Supreme Court wipes out anticorruption law that bars officials from taking gifts for past favors

The U.S. Supreme Court in Washington
The U.S. Supreme Court ruled Wednesday that state and local officials may take gifts and payments for steering contracts to grateful patrons.
(Associated Press)
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The Supreme Court on Wednesday struck down part of a federal anticorruption law that makes it a crime for state and local officials to take gifts valued at more than $5,000 from a donor who had previously been awarded lucrative contracts or other government benefits thanks to the efforts of the official.

By a 6-3 vote, the justices overturned the conviction of a former Indiana mayor who asked for and took a $13,000 payment from the owners of a local truck dealership after he helped them win $1.1 million in city contracts for the purchase of garbage trucks.

In ruling for the former mayor, the justices drew a distinction between bribery, which requires proof of an illegal deal, and a gratuity that can be a gift or a reward for a past favor. They said the officials may be charged and prosecuted for bribery, but not for taking money for past favors if there was no proof of an illicit deal.


“The question in this case is whether [the federal law] also makes it a crime for state and local officials to accept gratuities — for example, gift cards, lunches, plaques, books, framed photos or the like — that may be given as a token of appreciation after the official act. The answer is no,” said Justice Brett M. Kavanaugh, writing for the majority.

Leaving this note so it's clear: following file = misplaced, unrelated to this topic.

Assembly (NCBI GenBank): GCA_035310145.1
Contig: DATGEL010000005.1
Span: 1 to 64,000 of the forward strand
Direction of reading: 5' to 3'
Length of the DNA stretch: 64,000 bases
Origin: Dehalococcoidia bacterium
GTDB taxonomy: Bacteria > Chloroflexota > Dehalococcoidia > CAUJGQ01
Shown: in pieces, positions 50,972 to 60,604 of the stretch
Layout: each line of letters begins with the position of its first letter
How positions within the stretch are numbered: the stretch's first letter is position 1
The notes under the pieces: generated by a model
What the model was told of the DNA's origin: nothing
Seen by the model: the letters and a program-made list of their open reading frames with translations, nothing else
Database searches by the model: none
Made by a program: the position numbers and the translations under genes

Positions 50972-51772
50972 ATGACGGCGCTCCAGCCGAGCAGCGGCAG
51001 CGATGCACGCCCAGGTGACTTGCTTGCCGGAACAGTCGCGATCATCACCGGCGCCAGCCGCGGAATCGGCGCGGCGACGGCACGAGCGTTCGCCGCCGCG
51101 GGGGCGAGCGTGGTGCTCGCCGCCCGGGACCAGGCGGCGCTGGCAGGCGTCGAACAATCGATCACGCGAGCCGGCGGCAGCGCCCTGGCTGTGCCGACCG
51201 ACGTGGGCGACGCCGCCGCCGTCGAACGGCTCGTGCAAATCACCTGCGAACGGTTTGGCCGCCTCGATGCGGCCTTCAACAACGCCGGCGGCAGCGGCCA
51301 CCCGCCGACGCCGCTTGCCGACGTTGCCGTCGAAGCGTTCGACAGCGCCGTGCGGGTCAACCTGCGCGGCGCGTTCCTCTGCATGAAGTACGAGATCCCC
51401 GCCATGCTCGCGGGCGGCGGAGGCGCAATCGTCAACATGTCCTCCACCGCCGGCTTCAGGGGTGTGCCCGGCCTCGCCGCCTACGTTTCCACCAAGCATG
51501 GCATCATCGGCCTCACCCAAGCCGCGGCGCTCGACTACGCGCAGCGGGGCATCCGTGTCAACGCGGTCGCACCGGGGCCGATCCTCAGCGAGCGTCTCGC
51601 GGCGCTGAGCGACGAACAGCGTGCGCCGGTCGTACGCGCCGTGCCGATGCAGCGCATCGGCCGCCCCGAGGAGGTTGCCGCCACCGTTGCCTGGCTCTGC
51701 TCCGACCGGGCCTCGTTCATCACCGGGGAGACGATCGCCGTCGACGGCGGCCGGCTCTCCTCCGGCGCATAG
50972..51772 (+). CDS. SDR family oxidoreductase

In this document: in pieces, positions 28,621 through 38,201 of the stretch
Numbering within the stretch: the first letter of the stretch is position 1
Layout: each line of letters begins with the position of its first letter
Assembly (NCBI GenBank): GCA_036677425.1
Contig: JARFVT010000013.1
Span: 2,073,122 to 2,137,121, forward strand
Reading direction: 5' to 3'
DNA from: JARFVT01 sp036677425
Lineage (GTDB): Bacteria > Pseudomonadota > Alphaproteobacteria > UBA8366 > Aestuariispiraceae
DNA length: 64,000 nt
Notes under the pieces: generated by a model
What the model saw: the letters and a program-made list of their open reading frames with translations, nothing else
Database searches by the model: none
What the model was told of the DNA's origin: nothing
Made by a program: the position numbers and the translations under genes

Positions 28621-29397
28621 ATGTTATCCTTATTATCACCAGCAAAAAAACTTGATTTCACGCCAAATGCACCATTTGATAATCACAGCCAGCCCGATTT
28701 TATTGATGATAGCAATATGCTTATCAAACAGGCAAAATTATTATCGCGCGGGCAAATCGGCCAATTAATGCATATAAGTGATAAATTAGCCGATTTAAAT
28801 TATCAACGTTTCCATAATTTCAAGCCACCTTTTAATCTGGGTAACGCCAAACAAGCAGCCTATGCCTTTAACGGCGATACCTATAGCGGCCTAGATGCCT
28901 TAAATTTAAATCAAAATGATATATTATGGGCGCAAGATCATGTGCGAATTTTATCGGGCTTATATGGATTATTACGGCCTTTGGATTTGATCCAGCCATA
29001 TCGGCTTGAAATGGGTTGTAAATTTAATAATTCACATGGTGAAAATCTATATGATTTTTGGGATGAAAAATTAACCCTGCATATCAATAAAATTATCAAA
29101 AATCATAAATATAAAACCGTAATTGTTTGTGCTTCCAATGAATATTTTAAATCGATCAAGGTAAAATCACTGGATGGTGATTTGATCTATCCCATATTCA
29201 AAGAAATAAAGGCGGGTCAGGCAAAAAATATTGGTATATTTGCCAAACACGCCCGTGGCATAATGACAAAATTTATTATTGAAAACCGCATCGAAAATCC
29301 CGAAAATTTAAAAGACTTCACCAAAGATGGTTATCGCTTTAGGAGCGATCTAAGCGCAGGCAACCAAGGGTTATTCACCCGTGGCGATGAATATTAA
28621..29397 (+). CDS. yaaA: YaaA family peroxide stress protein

Despite his reference to token gifts such as lunches and framed photos, the federal law was triggered only by payments of more than $5,000.

But the court’s conservative majority said the law in question was a “bribery statute, not a gratuities law.” Kavanaugh said federal law “leaves it to state and local governments to regulate gratuities to state and local officials.”

Justices Elena Kagan, Sonia Sotomayor and Ketanji Brown Jackson dissented.

“Officials who use their public positions for private gain threaten the integrity of our most important institutions,” Jackson wrote in dissent.

She said the mayor’s “absurd and atextual reading of the statute is one only today’s court could love.”

The law as written “poses no genuine threat to common gift giving,” she said, but it “clearly covers the kind of corrupt (albeit perhaps non-quid pro quo) payment [the mayor] solicited after steering the city contracts to the dealership.”


The ruling could have a broad impact. About 20 million local and state officials are covered by the federal anticorruption law, including officials at hospitals and universities that receive federal funds.

Justice Department lawyers told the court that for nearly 40 years, the antibribery law has been understood to prohibit payments to officials that “rewarded” them for having steered contracts to the donors. But there are few prosecutions that rely entirely on an after-the-fact payment, they said.

The Supreme Court justices have faced heavy criticism recently for accepting undisclosed gifts from wealthy patrons. Justice Clarence Thomas regularly took lavish vacations and private jet flights that were paid for by Texas billionaire Harlan Crow. Justice Samuel A. Alito Jr. took a fishing trip to Alaska in 2008 aboard a private plane owned by Paul Singer, a hedge fund billionaire.